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On Analyzing Hegemony • 19 Even with these rather divergent orientations, there seems to be some common ground among those concerned with the problem of ideology in that ideology is usually taken to have three distinctive features. It always deals with legitimation, power conﬂict, and a special style of argument. 36 (1) Legitimation—Sociologists seem to agree that ideology is concerned with legitimation—the justiﬁcation of group action and its social acceptance. This holds whether writers speak of rationalization of vested interests, attempts to “maintain a particular social role,” or justiﬁcatory, apologetic .
In this case, explicitness is a tactic which seeks to persuade, to mobilize support, or to convert outsiders. Second, any explication of the assumptions and ideas implicit in a mode of organizing activity is likely to disguise the vague quality of these assumptions and ideas when they are used in practice. These varied characteristics of ideology have important implications for analysis of both liberal theory and of education as a hegemonic form, for we shall have reason to see how the language and world-view of science, efficiency, “helping,” and the abstracted individual perform these ideological functions for the curriculum ﬁeld shortly.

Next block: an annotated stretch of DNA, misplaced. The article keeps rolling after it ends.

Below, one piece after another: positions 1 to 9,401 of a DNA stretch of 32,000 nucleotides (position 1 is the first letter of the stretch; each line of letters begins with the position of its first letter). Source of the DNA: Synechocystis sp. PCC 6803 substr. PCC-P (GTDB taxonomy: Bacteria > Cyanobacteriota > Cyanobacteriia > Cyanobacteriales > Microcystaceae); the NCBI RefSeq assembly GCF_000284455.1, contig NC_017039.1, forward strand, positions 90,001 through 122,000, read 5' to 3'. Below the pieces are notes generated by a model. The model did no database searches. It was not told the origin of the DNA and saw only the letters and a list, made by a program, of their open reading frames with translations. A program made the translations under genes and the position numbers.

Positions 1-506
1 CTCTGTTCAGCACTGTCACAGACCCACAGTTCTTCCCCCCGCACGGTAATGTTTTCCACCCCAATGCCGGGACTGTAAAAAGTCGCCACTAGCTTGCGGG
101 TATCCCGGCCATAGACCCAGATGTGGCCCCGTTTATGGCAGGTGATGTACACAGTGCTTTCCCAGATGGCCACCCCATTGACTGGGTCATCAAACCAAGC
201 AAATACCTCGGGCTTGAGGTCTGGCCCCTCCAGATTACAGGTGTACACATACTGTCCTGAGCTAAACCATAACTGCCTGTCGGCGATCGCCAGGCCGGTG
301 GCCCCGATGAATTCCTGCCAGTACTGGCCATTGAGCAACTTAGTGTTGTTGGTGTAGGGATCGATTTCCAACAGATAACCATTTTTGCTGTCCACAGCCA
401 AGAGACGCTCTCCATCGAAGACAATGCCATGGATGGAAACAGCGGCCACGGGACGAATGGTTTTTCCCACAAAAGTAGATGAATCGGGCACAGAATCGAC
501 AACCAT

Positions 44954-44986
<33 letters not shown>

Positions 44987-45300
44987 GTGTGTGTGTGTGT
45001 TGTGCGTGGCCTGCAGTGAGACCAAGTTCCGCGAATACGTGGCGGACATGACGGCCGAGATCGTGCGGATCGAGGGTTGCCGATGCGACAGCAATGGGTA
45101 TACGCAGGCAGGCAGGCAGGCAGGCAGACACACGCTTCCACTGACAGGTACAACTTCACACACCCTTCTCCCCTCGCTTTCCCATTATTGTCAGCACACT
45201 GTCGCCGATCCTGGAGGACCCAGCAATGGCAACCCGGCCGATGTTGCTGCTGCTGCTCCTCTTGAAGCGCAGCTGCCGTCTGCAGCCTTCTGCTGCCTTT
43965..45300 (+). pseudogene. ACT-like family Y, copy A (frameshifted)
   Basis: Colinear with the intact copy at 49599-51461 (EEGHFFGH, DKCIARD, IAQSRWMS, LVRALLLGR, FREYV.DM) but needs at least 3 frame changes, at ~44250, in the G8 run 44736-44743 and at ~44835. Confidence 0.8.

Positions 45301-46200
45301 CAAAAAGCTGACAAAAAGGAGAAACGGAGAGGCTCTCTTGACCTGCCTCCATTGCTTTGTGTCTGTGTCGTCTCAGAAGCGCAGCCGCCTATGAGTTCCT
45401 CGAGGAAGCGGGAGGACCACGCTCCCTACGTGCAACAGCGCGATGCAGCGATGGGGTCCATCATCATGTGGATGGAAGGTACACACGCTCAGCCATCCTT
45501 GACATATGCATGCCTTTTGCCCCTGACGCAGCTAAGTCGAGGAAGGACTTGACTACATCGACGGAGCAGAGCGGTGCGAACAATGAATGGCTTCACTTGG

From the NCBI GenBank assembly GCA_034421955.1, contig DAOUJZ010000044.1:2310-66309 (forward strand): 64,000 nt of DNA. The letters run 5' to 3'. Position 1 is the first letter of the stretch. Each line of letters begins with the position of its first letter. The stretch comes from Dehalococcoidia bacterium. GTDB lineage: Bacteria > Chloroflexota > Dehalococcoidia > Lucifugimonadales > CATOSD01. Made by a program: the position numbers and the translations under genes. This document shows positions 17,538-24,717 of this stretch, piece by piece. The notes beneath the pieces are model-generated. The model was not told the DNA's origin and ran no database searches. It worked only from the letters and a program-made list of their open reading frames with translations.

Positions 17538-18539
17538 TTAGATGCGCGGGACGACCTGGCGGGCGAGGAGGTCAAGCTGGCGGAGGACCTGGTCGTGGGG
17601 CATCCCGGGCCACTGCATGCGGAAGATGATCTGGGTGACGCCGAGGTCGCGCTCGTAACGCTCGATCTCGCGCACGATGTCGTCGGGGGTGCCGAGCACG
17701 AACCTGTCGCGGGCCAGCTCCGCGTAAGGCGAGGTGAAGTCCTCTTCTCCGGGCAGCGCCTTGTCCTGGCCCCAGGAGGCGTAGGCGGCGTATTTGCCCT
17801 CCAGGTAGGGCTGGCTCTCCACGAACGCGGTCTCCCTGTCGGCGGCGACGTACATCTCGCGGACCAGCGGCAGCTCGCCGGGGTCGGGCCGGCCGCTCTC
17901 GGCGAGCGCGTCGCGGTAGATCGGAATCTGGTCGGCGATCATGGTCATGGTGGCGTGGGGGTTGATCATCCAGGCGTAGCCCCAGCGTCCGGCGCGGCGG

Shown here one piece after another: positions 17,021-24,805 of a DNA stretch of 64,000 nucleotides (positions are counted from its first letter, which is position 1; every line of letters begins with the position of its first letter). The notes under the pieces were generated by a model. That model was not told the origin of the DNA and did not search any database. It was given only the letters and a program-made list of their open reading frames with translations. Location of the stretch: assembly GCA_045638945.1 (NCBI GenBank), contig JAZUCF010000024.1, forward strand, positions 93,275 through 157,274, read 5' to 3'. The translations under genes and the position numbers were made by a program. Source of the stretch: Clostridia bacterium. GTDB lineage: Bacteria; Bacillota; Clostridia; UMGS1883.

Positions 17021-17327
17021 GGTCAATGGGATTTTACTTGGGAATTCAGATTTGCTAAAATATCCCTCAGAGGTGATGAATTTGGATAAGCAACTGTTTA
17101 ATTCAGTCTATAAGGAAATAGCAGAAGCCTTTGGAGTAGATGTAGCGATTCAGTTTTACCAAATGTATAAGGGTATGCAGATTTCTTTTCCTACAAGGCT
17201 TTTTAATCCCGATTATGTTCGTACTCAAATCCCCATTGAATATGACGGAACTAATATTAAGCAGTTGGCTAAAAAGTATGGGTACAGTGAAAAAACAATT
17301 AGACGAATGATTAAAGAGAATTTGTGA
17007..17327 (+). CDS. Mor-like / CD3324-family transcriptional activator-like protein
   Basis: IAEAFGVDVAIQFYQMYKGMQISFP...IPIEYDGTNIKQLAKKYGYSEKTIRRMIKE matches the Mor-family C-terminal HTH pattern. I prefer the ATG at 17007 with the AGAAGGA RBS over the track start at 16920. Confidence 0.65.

The claim to neutrality is important in this representation, not merely in social life in general, but in education in particular. We assume that our activity is neutral, that by not taking a political stance we are being objective. This is signiﬁcantly falsiﬁed, however, in two ways. First, there is an increasing accumulation of evidence that the institution of schooling itself is not a neutral enterprise in terms of its economic outcomes. As I shall note, as Basil Bernstein, Pierre Bourdieu, and others have sought to show, and as the quotes from Williams have pointed to in this introductory chapter, while schools may in fact serve the interests of many individuals, and this should not be denied, at the same time, though, empirically they also seem to act as powerful agents in the economic and cultural reproduction of class relations in a stratiﬁed society like our own.
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